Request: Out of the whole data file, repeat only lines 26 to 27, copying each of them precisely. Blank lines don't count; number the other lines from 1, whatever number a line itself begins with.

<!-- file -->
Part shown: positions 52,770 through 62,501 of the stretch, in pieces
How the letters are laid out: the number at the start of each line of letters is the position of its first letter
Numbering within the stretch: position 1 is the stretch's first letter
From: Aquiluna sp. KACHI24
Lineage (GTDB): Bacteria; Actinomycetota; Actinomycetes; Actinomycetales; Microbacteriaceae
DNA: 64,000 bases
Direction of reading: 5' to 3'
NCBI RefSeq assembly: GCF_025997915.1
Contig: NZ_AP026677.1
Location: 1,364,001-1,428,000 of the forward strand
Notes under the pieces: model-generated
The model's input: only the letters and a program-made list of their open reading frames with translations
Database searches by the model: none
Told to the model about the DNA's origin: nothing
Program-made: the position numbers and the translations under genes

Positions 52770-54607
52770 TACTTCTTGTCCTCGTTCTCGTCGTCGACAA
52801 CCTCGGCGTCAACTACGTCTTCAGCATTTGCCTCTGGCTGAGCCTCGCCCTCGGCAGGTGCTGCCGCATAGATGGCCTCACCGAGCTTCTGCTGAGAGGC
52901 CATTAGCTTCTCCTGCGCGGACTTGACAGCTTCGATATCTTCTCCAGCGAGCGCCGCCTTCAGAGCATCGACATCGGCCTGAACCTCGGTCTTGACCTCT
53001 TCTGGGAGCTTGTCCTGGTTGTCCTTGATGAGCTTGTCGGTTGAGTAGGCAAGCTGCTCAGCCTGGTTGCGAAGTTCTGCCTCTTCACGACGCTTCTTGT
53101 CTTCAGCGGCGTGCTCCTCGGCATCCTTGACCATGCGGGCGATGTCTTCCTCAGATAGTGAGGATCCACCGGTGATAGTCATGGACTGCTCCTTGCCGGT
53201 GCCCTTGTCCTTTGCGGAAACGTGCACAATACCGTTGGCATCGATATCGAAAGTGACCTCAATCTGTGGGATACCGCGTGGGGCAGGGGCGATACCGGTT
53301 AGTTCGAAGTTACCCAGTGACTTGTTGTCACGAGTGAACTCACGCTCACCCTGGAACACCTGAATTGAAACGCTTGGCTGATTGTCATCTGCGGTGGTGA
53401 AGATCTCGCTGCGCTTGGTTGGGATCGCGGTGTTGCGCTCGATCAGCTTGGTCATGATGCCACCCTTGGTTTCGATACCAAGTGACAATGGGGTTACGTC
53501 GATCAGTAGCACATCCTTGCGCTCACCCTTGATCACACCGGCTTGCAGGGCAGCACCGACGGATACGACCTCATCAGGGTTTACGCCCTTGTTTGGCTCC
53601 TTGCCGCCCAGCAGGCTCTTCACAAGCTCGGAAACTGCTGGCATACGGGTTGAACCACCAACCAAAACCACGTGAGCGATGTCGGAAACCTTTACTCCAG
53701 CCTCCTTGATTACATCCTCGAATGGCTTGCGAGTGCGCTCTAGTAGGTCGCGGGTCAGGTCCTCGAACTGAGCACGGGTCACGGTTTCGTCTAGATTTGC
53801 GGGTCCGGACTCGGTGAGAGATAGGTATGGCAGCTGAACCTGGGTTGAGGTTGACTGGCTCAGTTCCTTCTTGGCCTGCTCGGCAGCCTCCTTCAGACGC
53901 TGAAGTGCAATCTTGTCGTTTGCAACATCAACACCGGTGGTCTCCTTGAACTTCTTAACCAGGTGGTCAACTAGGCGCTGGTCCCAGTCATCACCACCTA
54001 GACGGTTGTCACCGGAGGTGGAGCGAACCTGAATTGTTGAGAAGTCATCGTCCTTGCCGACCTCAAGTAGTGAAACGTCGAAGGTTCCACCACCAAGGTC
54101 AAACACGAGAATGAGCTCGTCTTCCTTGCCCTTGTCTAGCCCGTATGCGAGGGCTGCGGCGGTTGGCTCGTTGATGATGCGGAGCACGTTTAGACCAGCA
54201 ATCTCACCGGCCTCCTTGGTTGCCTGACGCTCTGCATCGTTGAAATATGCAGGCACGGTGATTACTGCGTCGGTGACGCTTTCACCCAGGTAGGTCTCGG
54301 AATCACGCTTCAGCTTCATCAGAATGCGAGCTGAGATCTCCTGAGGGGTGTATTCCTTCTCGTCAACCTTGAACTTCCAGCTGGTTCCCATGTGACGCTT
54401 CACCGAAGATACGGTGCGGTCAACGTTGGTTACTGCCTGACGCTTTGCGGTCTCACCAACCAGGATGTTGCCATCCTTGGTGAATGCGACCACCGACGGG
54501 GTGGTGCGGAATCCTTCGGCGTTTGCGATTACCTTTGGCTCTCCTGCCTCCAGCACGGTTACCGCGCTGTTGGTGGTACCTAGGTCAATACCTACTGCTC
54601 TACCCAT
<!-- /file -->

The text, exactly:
53601 TTGCCGCCCAGCAGGCTCTTCACAAGCTCGGAAACTGCTGGCATACGGGTTGAACCACCAACCAAAACCACGTGAGCGATGTCGGAAACCTTTACTCCAG
53701 CCTCCTTGATTACATCCTCGAATGGCTTGCGAGTGCGCTCTAGTAGGTCGCGGGTCAGGTCCTCGAACTGAGCACGGGTCACGGTTTCGTCTAGATTTGC